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Sir Thomas Clifford Allbutt
  1. J M S Pearce
  1. 304 Beverley Road, Anlaby, Hull HU10 7BG, UK; jmspearcefreenet.co.uk

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    Thomas Clifford Allbutt, (b. 20 July 1836; d. 22 February 1925) is of interest to neurologists as the main instigator, along with Gowers, of the routine clinical use of the ophthalmoscope.

    He was born in Dewsbury, Yorkshire, the only son of Reverend Thomas Allbutt and his wife Marianne, daughter of Robert Wooler. He was educated at St Peter’s School, York, and Caius College, Cambridge, where he graduated in 1859 with first class honours in the natural sciences tripos. He trained at St George’s Hospital, graduating MB in 1860. After training, Allbutt was appointed in 1864 to the staff of the General Infirmary at Leeds, and lectured on the practice of physic and anatomy at the Yorkshire College. Leeds remained his home for 28 years.

    Allbutt was one of the first to employ the ophthalmoscope in Britain1; importantly, he extended its use beyond the diagnosis of ocular diseases. Like Gowers, he tried to use fundoscopy to show the numerous and important signs (optic atrophy, papilloedema and such) of intracranial disease that the ophthalmoscope could provide. He observed:

    “The number of physicians who are working with the ophthalmoscope in England may, I believe, be counted upon the fingers of one hand.”1

    In 1866, Allbutt invented the conveniently portable 6 inch clinical thermometer, able to record temperature in 5 minutes. It replaced a 12 inch standard model that required 20 minutes.2 Other studies also led to the improved treatment of arterial diseases when he proved that narrowing of the coronary arteries causes angina.

    By 1889, Allbutt had acquired an unrivalled reputation in northern England, but curiously he retired from consulting practice to become a commissioner in lunacy. After 3 years in London, however, he was tempted to the Regius chair of Physic at Cambridge. Election as physician to Addenbrooke’s Hospital followed in 1900; thereafter his work and reputation were more widely acclaimed. He established and edited the System of medicine,3 published in eight volumes between the years 1896 and 1899, to which he contributed 15 sections (volumes VI, VII, and VIII contain diseases of the nervous system, demonstrating his neurological predilections); a second edition, with which Sir Humphrey Davy Rolleston was associated, appeared in 11 volumes (1905–11). Along with Osler’s textbook, it remained the finest comprehensive text on medicine for many years. A good scientist, one of his aphorisms was:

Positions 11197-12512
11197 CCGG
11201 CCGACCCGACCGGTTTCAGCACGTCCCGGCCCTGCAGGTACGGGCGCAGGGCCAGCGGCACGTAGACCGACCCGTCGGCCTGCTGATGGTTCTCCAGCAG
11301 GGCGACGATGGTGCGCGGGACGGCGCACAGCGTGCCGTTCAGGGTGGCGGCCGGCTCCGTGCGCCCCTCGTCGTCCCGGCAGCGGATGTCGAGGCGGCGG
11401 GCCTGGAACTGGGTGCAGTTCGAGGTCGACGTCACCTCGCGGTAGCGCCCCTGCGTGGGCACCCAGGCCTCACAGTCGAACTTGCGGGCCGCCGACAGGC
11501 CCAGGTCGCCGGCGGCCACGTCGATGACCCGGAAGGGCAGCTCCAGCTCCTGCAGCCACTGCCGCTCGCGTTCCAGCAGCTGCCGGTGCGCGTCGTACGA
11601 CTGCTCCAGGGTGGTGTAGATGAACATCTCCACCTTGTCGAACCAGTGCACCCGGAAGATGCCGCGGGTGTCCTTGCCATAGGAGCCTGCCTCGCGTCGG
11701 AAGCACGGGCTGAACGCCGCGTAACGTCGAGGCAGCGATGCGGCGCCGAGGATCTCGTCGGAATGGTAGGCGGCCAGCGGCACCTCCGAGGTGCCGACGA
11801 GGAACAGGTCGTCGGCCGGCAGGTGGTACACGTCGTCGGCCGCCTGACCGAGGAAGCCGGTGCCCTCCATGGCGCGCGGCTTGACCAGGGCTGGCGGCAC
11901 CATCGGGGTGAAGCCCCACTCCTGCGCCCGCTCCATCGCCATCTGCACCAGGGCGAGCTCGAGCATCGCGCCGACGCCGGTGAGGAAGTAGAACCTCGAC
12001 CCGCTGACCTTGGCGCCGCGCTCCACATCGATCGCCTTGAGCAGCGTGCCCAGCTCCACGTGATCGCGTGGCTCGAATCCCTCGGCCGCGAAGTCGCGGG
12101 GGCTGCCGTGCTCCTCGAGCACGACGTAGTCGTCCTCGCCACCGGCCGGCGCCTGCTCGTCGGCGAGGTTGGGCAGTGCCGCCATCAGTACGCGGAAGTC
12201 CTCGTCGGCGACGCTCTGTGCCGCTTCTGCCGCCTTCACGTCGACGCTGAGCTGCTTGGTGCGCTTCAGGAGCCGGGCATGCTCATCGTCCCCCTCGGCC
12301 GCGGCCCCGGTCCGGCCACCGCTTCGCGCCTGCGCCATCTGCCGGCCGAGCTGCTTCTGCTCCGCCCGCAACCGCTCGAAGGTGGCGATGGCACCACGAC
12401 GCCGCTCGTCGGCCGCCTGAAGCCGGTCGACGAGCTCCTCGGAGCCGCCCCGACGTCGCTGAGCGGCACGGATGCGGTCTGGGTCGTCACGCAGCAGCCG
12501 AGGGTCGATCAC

“The use of hypotheses lies not in the display of ingenuity, but in the labour of verification.”4

    Allbutt was prominent in the Royal College of Physicians.5 He delivered the Goulstonian Lectures in 1884, the Harveian Oration in 1900, and the Fitzpatrick Lectures in 1909–10. He was awarded the Moxon Medal in 1921, and became a Censor. He was a founder member of the Medical Research Council, and in 1916 at the age of 80 was elected president of the British Medical Association—an office he held until 1921.

    Allbutt was a man renowned for his industry, energy, and protean knowledge of medicine. However, he realised that the growth of knowledge made specialisation a necessity:

    “It is obvious that the results of such advances prescribe for the clinical physician methods which cannot be pursued without expert assistance; a physician engaged in busy practice cannot himself undertake even the verifications required in the conduct of individual cases. Skill in modern laboratory work is as far out of the reach of the untaught as performance on a musical instrument. In spite, therefore, of the encyclopaedic tradition which has persisted from Aristotle through the Arab and medieval schools down to Herbert Spencer, it is forced upon us in our own day that in a pursuit so many sided as medicine, whether in its scientific or in its practical aspect, we have to submit more and more to that division of labour which has been a condition of advance in all other walks of life.”6

    He received the KCB in 1907 and was made Privy Councillor in 1920.

    The many honorary degrees bestowed upon him signify his distinction: Hon DSc Oxon, Manchester, Leeds, Hon LLD Glasgow, McGill, Toronto, St Andrew’s, Durham, Hon MD Dublin.

    Allbutt was a student and scholar in both classical and modern medical history. Among his writings was Greek medicine in Rome and other historical essays.7 His own writing was plain but stylish and he hated the careless or ungrammatical English8 of some other medical writers. He was described as sanguine and calm in demeanour, his bearing courtly and aristocratic. It is suggested that the author George Eliot’s character Lydgate in Middlemarch was based on Allbutt, whom Eliot knew in her time in Yorkshire.9

    He married Susan, daughter of Thomas England, a merchant from Headingley, Leeds, in 1869, but they had no children.10 He died in Cambridge.11

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